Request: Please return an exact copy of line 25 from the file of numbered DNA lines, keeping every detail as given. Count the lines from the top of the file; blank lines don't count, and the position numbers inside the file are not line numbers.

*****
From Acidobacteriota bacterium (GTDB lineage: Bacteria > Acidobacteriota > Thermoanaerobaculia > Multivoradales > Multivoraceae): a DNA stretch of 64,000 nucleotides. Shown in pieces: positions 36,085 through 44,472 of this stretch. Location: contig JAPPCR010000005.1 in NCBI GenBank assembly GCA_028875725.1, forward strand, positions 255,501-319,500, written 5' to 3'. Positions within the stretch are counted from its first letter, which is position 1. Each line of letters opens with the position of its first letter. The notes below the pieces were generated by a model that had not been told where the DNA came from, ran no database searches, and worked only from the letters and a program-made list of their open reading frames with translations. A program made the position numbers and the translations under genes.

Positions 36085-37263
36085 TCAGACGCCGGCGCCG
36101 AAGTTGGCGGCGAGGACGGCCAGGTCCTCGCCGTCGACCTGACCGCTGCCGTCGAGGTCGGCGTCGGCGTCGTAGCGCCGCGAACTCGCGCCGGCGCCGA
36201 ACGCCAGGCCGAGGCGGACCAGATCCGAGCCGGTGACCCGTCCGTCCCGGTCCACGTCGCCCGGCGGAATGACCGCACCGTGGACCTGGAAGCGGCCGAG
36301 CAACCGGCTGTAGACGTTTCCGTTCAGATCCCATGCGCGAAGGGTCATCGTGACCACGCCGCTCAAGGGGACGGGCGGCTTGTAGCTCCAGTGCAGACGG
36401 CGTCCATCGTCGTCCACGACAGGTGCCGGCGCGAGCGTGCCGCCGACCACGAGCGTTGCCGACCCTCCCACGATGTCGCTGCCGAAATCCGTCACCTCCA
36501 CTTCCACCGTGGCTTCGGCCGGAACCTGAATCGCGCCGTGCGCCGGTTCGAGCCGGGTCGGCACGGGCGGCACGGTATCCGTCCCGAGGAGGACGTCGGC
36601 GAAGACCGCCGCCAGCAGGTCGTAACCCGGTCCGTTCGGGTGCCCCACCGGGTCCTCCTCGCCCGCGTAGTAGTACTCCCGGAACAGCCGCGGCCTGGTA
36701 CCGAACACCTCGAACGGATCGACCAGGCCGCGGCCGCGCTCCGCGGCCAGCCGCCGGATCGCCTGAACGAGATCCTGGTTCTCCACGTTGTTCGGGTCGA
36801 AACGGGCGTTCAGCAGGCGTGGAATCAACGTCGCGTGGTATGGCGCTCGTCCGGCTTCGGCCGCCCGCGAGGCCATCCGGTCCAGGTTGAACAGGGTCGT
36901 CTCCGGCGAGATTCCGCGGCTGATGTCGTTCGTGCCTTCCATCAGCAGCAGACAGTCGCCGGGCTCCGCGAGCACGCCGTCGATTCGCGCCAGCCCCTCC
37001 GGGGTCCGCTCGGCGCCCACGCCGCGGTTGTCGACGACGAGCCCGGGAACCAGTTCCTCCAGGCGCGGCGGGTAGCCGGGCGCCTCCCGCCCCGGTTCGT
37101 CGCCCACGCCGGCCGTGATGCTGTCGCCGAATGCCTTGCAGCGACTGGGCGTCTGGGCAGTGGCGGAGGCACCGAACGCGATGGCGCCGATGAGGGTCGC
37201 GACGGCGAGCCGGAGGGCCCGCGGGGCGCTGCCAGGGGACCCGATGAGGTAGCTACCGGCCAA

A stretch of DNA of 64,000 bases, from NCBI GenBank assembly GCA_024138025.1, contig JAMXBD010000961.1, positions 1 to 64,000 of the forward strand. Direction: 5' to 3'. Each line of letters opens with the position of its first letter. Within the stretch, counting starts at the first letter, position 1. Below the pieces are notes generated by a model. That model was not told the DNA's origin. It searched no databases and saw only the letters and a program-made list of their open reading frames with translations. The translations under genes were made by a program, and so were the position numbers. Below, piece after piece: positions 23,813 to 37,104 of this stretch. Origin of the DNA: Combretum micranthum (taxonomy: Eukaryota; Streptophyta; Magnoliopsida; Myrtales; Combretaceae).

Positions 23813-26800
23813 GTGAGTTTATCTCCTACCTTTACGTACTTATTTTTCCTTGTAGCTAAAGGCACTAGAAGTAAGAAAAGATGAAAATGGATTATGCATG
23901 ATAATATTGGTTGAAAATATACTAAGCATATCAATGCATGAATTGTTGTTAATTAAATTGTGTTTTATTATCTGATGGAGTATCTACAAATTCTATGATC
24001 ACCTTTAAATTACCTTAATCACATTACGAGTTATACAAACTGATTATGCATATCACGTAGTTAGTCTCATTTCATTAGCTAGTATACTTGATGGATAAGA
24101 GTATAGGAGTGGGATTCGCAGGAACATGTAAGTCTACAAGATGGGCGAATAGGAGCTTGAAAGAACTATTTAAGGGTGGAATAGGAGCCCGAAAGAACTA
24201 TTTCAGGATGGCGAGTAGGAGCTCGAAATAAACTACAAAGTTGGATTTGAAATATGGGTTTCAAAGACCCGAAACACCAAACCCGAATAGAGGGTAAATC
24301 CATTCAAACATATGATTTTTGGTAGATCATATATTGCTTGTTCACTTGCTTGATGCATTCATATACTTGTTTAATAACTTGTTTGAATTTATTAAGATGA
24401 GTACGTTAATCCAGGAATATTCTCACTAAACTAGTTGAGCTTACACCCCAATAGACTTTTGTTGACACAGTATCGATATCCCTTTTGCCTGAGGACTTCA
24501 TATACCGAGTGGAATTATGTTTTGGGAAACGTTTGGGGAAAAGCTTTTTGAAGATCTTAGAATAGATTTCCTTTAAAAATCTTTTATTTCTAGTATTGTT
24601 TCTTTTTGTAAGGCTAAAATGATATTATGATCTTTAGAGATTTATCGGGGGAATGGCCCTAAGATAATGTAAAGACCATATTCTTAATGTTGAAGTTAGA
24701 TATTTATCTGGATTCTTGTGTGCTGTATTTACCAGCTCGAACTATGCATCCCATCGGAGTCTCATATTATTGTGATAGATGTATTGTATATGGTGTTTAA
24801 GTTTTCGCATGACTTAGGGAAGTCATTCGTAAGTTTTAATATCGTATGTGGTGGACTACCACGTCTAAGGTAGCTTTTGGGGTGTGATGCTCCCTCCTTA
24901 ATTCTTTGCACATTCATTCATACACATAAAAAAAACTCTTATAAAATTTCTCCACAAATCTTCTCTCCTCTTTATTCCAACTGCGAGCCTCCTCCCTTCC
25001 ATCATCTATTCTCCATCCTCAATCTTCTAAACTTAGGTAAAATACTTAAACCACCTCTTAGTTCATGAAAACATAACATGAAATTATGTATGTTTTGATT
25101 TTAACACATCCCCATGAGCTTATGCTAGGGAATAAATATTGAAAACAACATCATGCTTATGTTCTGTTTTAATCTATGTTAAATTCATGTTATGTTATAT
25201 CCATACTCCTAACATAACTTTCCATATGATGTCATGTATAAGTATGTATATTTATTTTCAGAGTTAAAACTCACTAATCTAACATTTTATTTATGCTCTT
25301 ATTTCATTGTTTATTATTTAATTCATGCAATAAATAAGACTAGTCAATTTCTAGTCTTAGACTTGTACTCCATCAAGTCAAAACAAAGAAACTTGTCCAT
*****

24501 TATACCGAGTGGAATTATGTTTTGGGAAACGTTTGGGGAAAAGCTTTTTGAAGATCTTAGAATAGATTTCCTTTAAAAATCTTTTATTTCTAGTATTGTT